Yes, you read that correctly. These words were spoken by my boss at the Hand to Heart Project, Steve Gordon when we were discussing the most fulfilling aspect of our work…hospice care. Although I didn’t realize it at the time, my very first hospice client was my late father in law who passed in 2018. Up until his last three days I didn’t know how to hold space for someone who was in the process of dying. I felt so uncomfortable with it. So removed from it. So unfamiliar with it. His final gift to me was the opportunity to work on him in his last hours of life. I am so grateful for that.
Fast forward a few years to the fall of 2020. My friend Cynthia just started caretaking two days a week for a friend’s mother. She asks me if I’d be interested in working with her client; a 93 year old woman named Carol who was facing the last few months of her life. At that point she was mostly in bed but her presence was still strong despite having Alzheimers. I start seeing her weekly in her home. I work on the areas that I am able to access. Her chest, arms, hands. Then I get in bed behind her to work on her neck, shoulders, and her face. She says things like “I’m floating…I’m in heaven…oh you’re my angel.” It took her a few sessions but over time she was able to remember who I was. I was deeply touched by this. She said she loved my smile.
In the midst of my journey with Carol I start working with a non profit called the Hand to Heart Project. We provide free massage treatments to cancer patients & their caregivers. We also take hospice referrals. Two of my first clients are in hospice. One woman I was able to see just 12 hours before she passed. Her words to me at the end of her session…”I feel at peace.” I don’t think I’ve ever been more affected by what a client has said to me after a treatment. So far in my private practice and through Hand to Heart I’ve helped about half a dozen people during their last few days of life. This aspect of my work is not for everyone. But I seem to be able to hold the space for someone while they are making what might be considered the most difficult journey of their lives. The one that completes it.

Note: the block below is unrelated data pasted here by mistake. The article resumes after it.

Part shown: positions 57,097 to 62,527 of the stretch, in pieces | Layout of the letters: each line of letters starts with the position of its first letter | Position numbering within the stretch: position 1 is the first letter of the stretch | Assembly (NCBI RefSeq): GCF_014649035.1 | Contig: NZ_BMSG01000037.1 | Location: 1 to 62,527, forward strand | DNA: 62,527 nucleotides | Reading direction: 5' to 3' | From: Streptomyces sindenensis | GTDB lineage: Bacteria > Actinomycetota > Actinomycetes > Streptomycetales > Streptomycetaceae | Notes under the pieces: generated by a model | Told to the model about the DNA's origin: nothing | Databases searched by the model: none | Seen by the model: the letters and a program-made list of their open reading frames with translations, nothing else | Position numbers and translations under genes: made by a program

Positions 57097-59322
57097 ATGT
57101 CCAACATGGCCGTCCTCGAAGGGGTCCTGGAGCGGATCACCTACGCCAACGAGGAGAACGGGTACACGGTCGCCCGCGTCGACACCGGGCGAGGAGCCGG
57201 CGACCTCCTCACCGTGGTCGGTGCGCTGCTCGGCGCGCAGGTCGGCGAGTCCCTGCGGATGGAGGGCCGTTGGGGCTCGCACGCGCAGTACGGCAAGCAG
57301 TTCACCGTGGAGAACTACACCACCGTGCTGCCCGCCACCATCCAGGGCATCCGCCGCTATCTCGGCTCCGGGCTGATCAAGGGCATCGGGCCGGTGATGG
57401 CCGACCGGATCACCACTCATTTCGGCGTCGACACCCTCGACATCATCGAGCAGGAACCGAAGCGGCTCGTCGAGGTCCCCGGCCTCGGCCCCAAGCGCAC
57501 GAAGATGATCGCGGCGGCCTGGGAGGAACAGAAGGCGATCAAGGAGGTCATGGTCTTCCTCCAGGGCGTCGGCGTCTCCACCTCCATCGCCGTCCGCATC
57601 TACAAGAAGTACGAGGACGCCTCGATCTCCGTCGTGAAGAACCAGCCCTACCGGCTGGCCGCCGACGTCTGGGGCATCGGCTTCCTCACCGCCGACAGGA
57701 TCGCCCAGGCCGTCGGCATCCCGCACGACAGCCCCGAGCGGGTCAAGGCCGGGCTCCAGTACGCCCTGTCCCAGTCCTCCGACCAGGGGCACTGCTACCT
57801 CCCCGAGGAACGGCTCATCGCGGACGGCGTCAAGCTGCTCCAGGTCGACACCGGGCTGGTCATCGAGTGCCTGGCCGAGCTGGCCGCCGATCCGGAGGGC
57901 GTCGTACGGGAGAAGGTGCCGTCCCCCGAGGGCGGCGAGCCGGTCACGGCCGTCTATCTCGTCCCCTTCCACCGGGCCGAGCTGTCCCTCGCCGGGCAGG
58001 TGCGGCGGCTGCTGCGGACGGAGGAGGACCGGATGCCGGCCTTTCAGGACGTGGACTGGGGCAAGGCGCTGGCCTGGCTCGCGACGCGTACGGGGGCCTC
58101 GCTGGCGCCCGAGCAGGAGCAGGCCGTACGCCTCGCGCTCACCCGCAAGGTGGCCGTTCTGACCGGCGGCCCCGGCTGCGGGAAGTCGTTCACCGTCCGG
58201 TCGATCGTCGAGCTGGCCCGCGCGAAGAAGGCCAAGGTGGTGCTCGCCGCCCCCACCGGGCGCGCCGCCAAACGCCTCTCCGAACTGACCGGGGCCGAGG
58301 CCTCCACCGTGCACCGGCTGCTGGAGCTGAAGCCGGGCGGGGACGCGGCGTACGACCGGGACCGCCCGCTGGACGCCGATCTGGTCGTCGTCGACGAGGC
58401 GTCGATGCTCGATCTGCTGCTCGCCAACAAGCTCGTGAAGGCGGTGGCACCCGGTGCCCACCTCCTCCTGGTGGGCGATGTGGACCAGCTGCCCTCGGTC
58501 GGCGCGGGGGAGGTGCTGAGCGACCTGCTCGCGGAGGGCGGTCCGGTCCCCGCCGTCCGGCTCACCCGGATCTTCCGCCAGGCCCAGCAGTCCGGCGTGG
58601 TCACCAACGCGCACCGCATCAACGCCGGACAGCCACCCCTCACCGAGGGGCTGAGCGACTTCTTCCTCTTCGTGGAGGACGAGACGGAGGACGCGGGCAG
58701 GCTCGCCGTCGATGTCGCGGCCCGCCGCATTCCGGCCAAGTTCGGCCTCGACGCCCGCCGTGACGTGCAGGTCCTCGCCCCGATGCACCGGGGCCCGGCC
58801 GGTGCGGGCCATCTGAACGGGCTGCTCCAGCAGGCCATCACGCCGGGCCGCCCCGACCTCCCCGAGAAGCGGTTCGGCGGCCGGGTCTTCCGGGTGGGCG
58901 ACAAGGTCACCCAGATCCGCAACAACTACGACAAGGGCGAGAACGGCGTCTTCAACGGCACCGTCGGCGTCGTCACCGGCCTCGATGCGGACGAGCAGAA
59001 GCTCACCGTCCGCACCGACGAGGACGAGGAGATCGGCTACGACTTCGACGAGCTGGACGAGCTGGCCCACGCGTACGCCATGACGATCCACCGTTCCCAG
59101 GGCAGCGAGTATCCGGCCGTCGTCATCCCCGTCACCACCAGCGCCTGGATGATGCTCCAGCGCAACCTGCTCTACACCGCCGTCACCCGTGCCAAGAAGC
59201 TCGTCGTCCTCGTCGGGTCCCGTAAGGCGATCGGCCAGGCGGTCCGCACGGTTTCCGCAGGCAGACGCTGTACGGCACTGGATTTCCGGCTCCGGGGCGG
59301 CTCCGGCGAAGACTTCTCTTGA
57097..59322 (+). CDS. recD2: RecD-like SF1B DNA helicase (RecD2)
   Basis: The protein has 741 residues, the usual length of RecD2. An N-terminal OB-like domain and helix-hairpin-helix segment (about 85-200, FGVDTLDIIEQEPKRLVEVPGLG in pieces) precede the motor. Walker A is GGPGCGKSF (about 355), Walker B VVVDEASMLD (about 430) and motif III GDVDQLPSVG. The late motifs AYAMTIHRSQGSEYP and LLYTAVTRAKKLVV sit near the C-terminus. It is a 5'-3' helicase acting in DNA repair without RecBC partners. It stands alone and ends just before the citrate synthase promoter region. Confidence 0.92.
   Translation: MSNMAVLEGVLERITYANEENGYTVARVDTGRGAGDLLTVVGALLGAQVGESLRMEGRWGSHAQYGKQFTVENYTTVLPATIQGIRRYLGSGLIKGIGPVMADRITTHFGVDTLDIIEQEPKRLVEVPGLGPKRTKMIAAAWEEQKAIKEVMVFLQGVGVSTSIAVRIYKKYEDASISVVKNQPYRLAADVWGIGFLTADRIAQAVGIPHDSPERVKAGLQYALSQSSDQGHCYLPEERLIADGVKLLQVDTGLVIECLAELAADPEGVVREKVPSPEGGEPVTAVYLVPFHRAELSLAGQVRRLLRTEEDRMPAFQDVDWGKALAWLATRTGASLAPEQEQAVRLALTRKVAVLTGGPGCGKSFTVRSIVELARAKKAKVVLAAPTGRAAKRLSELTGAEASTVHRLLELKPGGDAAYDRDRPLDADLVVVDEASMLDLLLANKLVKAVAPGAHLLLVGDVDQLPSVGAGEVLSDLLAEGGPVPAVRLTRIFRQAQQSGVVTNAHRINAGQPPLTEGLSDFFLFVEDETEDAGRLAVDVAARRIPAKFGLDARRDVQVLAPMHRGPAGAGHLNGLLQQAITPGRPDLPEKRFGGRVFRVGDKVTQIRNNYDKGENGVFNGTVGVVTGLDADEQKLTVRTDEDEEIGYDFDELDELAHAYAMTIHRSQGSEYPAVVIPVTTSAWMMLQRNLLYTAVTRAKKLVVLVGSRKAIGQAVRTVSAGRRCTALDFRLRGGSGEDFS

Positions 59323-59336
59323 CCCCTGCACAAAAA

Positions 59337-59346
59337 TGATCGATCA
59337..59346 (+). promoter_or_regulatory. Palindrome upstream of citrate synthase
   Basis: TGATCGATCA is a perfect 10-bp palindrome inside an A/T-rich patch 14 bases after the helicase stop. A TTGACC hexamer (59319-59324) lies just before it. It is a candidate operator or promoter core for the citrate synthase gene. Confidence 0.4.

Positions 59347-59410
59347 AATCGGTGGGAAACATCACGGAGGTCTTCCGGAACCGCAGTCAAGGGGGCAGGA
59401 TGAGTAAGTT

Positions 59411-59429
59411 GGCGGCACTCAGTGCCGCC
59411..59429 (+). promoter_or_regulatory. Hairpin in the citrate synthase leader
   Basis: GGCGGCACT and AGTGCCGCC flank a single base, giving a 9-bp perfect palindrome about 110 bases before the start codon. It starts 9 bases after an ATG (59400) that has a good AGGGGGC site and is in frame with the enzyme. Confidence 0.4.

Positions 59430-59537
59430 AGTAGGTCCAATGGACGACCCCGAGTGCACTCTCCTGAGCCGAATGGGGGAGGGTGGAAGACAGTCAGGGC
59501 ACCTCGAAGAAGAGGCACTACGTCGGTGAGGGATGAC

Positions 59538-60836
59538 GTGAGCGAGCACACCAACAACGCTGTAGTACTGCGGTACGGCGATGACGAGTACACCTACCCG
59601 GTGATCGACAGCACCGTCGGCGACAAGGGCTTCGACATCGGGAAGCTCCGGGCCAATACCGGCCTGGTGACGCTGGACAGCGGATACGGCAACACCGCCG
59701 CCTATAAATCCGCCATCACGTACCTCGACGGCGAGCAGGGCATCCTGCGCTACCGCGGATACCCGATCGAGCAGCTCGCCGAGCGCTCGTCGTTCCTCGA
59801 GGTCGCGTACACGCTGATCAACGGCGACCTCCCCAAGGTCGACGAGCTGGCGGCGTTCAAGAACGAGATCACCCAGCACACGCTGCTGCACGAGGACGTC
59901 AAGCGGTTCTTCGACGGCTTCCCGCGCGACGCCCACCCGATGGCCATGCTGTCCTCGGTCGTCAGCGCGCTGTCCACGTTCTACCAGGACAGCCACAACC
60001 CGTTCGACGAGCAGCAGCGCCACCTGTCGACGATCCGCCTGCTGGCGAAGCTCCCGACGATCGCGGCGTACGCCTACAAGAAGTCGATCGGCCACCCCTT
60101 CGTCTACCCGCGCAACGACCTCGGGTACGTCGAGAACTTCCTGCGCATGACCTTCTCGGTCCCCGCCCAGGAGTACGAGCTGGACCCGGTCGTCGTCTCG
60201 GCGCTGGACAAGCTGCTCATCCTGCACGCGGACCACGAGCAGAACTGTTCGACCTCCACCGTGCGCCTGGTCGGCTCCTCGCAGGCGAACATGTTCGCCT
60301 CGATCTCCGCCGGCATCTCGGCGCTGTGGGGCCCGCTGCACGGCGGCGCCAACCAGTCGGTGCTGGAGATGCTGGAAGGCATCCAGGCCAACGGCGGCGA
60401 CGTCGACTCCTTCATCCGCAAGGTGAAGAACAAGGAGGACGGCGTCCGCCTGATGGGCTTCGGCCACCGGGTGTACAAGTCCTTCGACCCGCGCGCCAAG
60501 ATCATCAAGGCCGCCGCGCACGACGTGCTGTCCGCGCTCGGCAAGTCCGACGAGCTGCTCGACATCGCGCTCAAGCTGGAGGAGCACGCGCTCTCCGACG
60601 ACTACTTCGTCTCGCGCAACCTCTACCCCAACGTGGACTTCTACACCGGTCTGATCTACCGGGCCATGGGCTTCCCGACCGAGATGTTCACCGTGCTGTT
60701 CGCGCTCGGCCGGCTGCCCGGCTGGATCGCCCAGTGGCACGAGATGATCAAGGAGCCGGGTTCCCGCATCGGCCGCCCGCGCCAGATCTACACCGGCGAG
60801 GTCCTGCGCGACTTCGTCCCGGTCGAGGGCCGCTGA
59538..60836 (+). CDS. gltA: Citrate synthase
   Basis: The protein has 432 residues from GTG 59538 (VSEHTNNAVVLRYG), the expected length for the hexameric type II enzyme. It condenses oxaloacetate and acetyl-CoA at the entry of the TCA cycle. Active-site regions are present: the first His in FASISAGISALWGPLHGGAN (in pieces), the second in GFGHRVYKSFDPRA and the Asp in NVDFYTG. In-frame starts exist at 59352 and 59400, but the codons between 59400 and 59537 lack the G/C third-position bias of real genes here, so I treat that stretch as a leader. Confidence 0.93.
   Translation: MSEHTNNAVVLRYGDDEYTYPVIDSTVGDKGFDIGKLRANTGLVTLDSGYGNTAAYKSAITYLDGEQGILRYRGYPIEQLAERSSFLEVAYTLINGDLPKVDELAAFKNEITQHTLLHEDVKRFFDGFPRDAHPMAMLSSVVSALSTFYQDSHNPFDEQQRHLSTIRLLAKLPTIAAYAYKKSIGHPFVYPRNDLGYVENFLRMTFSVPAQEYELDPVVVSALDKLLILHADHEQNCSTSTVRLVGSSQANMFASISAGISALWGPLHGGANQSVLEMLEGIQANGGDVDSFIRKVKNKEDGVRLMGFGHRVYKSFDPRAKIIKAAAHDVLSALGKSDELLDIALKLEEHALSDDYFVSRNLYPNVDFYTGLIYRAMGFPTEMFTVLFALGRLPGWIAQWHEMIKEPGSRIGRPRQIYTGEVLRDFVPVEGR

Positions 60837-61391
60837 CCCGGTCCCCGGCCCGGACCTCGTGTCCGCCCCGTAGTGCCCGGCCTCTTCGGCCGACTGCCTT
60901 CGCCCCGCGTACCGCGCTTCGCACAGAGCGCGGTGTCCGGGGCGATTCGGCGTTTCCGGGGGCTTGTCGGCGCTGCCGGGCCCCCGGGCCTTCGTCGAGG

It’s July of 2021. Five days ago Carol stopped eating. When I came home today from seeing her my partner asked about her session as he often does. I told him that her current state isn’t that she’s in pain, rather, she IS pain. Her body rigid from the process of shutting down. Every movement taking effort. Many of her words indiscernible. Some however are clear. One of her caretakers, my dear friend Cynthia, tells her over & over again where she is, and that her family is waiting for her in heaven. However it’s clear that Carol is having a hard time understanding her. I lean in right to her ear. I tell her that her mother & father are in heaven. That they are on the other side waiting for her along with her brother. That all of her family are there to welcome her. Today Carol doesn’t know who I am. That’s ok. Today I am the messenger who rubs her arms & hands while encouraging her spirit to let go. Cynthia starts crying because she can tell from her expression that Carol has finally heard the words that I have spoken. I pray that her pain is over soon.
In a recent conversation with a dear friend we talked about death & dying. She gave me her perspective from her spiritual journey as a Mormon. She said that in our grief we forget that the people on the other side are celebrating that their loved one has come home to join them. It is this thought that sustains me in this work.